Dogs are great recreational partners for us humans. I’m sure your dogs have their favorite activity to do with you. For my dogs, Duke and Bella, going on hikes with me is probably what they enjoy the most. But really, they’re always up for joining us for just about anything…hikes or runs, or really any outing…especially to the dog park or the mountains!
The cool thing is that not only do dogs love hanging out with us humans, but they do it while happily providing us with unconditional love and friendship too! Dogs comfort us, provide companionship, and are our exercise buddies all at once. They truly are man’s best friend!
Us owners should be just as committed to caring for our pet dogs as they are loyal to us. By understanding both their physical and emotional needs, we can try to be as good to them as they are to us.
So, what about dogs that seem to be suffering through the night? Why is my dog crying at night? Unfortunately, there isn’t an easy answer because most of the explanations are complex.
The abbreviated answer to why your dog is crying at night is: Your dog is crying at night because he has anxiety, he is in pain, he is trying to get attention from you, he is trying to alert you, he needs to go potty, he is a puppy, he learned it from you or another dog, or he is getting old.
Why Do Dogs Cry At Night?
As I’m sure you know, our four-legged friends are capable of expressing a variety of emotions, and it can be confusing when you hear your pup crying out in the darkness. I quickly covered the top reasons why above, but really, most of those reasons require a deeper explanation.
Let’s explore the potential reasons behind dogs’ night time cries. Hopefully, with a better understanding of why your dog is crying at night, you can take the appropriate steps to remedy the situation.
When it comes to why dogs cry at night, anxiety is one of the major causes. All of us suffer from anxiety at some point or another; for your furry friend, it could be brought on by many different things such as loud noises made by neighbors or even the dreaded separation anxiety.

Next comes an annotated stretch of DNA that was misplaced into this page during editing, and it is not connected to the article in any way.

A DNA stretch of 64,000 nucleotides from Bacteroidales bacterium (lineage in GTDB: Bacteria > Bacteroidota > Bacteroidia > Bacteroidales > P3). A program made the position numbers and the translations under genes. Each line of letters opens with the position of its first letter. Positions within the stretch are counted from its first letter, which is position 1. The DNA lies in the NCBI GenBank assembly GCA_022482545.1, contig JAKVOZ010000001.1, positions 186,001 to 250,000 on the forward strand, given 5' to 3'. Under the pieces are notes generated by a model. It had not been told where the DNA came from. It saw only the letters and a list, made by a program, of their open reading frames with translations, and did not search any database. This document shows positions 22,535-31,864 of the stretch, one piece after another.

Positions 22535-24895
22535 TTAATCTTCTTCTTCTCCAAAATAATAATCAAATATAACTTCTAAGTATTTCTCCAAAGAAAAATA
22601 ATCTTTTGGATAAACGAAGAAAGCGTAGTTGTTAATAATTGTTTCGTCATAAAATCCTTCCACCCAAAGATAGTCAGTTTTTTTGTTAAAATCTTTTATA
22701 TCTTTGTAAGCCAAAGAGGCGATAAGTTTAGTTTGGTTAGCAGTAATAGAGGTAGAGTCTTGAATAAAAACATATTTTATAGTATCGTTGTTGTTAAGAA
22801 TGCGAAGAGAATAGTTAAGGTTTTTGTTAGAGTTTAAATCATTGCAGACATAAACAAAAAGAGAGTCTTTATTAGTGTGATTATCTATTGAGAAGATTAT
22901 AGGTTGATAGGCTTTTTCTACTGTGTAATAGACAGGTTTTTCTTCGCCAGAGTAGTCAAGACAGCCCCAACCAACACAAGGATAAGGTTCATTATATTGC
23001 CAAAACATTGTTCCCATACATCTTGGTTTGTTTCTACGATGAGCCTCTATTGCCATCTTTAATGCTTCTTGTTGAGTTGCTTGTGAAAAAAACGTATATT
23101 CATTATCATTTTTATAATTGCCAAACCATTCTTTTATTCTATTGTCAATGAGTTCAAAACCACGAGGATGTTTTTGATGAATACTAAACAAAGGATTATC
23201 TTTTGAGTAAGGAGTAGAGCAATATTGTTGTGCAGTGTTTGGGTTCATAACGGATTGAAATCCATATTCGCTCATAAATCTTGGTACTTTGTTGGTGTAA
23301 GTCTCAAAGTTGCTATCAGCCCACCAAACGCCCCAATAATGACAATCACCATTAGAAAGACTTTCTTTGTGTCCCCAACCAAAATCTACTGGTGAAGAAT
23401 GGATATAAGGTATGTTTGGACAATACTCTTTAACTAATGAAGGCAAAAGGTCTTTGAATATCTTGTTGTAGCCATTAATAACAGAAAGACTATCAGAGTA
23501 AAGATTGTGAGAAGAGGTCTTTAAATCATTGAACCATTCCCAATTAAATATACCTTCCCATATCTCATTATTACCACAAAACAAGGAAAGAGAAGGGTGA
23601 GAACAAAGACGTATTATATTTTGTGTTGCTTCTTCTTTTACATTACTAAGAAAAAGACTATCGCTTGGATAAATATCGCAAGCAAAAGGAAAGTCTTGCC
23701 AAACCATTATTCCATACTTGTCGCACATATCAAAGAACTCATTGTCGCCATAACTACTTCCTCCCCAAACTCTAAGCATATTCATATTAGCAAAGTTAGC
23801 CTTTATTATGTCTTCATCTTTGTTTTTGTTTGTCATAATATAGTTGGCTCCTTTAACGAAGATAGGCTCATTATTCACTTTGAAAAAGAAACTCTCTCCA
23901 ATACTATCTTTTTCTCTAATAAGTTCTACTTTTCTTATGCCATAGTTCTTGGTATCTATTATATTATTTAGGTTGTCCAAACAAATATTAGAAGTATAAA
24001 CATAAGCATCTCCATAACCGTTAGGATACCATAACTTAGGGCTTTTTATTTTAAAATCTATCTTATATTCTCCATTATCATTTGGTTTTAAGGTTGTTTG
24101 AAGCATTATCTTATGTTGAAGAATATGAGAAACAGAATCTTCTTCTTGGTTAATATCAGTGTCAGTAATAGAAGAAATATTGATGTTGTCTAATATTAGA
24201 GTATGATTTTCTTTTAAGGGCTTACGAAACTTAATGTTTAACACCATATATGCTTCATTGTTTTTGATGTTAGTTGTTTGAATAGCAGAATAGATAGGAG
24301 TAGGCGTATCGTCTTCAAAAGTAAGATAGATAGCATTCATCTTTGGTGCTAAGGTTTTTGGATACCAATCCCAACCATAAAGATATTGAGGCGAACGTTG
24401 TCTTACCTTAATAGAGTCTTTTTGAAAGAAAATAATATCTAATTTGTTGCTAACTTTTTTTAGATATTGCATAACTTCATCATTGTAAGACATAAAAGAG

Other things could cause anxiety for your good boy too. For instance, maybe you introduced another pet into your home and your dog isn’t sure if he’s going to be as loved. Or maybe a new dog is playing too rough and your old pooch needs a break.
Pain is also a factor that can cause your dog to whimper at night. Pets often try their best to hide any injuries or illness, but if your good boy really hurts and the ache is lingering, he might not be able to help it.
Sometimes, a dog just wants some extra attention from you, his favorite person in the whole world! Dogs love affection and care from their owners, but they might not know how to communicate in an effective (and healthy) way that they’d like a little bit of love.
If your dog is feeling neglected he might see night time as when he has his only chance to express his wants and ask for cuddles/pets.
Never discount your dog’s need to protect you. Well…maybe he sees you as the protector and himself as the alarm. I know that’s how my mom’s Yorkie sees things!
It could be that your pooch is crying at night because he is hearing something that he perceives as a threat that warrants him alerting us. He’s just trying to tell you about the intruder in the next room!
Sure, it’s probably not an intruder or even anything concerning…Maybe your roommate is getting a midnight snack, or it’s something outside like raccoons in the trees or other dogs barking in the distance. But your dog doesn’t know that! For him, crying is a way to let you know you might be in danger.
Need To Go Potty
If your pup is getting up there in age and isn’t able to hold it as long anymore, it can be frustrating for both of you.